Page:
Now, more than ever, young Australians need education in order to thrive in a complex and uncertain world. But new evidence shows our education system is not up to the task.

This week, the Mitchell Institute released the second landmark Educational Opportunity in Australia (PDF) report. It is the first major study to look at how well our whole education system is performing against the ambitious goals agreed to last year in the Alice Springs (Mparntwe) Declaration.

The declaration commits Australia to creating an education system that promotes excellence and equity. It also commits Australia to supporting all young people to become successful lifelong learners, confident and creative individuals, and active and informed members of the community.

While sometimes dismissed as ‘nice to haves’, this year — characterised by global uncertainty and ever-present technology — has taught us that the skills and capabilities outlined in the declaration are critical.

However, alarmingly, around 30 per cent of young adults are not meeting the aims of the declaration. That means more than 100,000 thousand young people are entering adulthood each year without the skills and capabilities needed to meaningfully participate socially, democratically and economically.

The results relating to social background are even more damning, with educational success persistently linked to a student’s social and economic circumstances. Students from disadvantaged backgrounds are more likely to arrive at school developmentally vulnerable. During school they are less likely than their peers to develop key academic skills or be proficient users of technology, they report lower levels of creativity and confidence and they are less likely to gain a Year 12 or equivalent qualification.

By the age of 24, just over 50 per cent of young people from the lowest socioeconomic decile have a post-school qualification or are currently working towards one, compared to a touch over 73 per cent nationally.

Given the growing importance of educational qualifications in today’s labour market, it is hardly surprising then that at the same age, only one in two young adults from the lowest socioeconomic background are fully engaged in employment or education, compared to around 70 per cent nationally.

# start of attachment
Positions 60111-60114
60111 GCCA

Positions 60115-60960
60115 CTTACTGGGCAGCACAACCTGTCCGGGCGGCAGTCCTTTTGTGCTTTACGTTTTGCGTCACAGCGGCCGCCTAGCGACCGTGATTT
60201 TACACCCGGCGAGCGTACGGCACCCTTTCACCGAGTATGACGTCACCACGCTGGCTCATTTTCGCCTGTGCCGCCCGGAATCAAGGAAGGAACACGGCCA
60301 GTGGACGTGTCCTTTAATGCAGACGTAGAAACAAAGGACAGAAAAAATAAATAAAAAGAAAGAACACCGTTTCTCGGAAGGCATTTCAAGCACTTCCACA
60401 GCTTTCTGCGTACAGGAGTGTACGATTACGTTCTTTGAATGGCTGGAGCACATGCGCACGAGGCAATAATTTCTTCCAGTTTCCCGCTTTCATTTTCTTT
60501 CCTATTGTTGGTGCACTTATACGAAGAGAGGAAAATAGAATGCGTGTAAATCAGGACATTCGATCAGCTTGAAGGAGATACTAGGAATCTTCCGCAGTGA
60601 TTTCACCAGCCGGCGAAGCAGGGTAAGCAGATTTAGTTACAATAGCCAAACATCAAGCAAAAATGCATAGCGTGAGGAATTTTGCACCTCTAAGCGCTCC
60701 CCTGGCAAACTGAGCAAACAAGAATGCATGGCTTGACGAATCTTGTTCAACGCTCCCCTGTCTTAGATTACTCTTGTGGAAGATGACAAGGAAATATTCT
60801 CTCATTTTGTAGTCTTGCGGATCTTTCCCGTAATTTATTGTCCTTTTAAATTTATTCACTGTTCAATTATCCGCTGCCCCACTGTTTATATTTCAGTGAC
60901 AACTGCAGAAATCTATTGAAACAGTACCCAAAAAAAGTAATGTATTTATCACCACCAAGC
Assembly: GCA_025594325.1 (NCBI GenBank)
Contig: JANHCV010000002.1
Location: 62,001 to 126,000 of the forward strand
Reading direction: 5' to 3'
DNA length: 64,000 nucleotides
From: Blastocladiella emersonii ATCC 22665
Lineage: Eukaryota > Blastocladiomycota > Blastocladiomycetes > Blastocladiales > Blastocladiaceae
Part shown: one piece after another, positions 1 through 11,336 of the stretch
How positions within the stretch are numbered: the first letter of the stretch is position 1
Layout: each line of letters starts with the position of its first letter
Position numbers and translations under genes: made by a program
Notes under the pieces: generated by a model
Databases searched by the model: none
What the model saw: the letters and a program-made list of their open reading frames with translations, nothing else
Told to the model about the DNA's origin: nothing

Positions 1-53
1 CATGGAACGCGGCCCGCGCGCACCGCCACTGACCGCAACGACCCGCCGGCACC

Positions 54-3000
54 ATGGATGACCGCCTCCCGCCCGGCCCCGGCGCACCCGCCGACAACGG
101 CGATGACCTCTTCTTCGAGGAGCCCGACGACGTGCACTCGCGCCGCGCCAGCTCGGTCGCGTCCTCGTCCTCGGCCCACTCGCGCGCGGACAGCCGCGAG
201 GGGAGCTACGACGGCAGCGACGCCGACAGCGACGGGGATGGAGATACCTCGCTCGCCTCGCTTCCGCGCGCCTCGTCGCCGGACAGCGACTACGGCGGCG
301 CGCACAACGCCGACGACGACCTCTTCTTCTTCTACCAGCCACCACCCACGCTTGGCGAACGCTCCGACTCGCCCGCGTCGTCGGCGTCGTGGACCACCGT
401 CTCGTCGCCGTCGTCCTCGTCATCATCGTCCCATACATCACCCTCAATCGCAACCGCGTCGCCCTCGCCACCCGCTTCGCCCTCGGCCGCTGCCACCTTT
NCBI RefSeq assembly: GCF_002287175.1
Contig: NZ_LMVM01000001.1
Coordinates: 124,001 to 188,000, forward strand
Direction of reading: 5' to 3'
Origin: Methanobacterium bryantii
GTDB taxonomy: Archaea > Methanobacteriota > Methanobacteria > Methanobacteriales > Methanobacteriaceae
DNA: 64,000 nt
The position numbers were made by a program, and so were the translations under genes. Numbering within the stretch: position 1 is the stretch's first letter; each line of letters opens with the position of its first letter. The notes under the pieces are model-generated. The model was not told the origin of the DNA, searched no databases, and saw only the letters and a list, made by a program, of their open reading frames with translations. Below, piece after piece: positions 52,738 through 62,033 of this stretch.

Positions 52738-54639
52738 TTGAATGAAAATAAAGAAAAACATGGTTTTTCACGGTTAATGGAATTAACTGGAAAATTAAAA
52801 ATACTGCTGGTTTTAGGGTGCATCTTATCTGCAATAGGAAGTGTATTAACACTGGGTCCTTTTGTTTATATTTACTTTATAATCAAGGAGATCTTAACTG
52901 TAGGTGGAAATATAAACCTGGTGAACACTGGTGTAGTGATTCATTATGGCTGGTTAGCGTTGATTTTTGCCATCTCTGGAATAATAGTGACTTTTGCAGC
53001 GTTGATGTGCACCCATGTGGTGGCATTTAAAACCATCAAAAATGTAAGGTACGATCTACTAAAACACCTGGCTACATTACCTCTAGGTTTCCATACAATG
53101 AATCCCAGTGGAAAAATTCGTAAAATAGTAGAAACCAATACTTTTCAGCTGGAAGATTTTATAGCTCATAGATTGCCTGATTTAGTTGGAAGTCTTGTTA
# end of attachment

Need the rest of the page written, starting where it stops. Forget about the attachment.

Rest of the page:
Our demonstrable failure to prepare tens of thousands of young Australians, particularly those from less wealthy households, for success in their adult years clearly highlights the urgent need for a major reform agenda.

The answers in education are not quick fixes, but are about the system doing more, and doing better, for every student every day. There is now overwhelming evidence that we must start in early childhood — a critical time to lay the foundations for successful lifelong learning as well as emotional and physical wellbeing.

More than 20 per cent of children are developmentally vulnerable when they start school, with rates much higher among Aboriginal children and those from socioeconomically disadvantaged households. A sustained focus by governments on providing, high quality early education for all, with additional support for the most vulnerable, is the key to ensuring all Australian children get the best possible start. The report finds that about 30 per cent of young adults are not adaptable to change and open to new ideas.

In the school system, we need to ensure education fosters the capabilities today’s young people will need to navigate a constantly changing world. The evidence clearly shows that Australia needs to more effectively support students from low socioeconomic backgrounds to succeed. In the long term, a quality universal early childhood system will help improve the outcomes of students from disadvantaged backgrounds. Meanwhile, improved targeting of funding and support aimed at boosting capability and the quality of teaching and leadership, in our most disadvantaged schools, remains a key priority.

Our vocational and higher education sectors need to work more closely together to provide a universal tertiary system that enables any student from any background to develop the skills they need for success in their lives and in their work. Providers need to work closely with industry to strengthen young adults’ employment prospects.

The number of young people not in education, employment or training was already unacceptably high. The COVID-19 recession has made the situation worse. The recession has weakened the prospects for those completing studies this year at school, TAFE or university. The Mitchell Institute report suggests that the tertiary sector needs further reform to give young people the best chance of success.

For example, our vocational education system needs to move away from the current competency model to develop broader capabilities. This would help young adults to become more adaptable to the change that they will face throughout their working lives.

Another key to increasing the employability of young adults, is extending work-based learning into new occupations and industries. A recent Mitchell Institute report proposes a National Job Cadet Program to enable young adults to combine work experience with appropriate learning in vocational or higher education, similar to apprenticeships, but in a broader range of occupations.

Our education system as a whole, from early childhood to schools and tertiary education, needs substantial reform, investment and enhancement to meet the needs of young Australians. We must aim for all young Australians from all backgrounds to be successful in work and life. With the support they deserve that should be possible.

First published in The Australian. Reproduced with permission.

Authors

Peter Dawkins (AO)
Former Vice-Chancellor and President
Sarah Pilcher
Education Policy Fellow, Mitchell Institute
Sergio Macklin
Deputy Lead of Education Policy, Mitchell Institute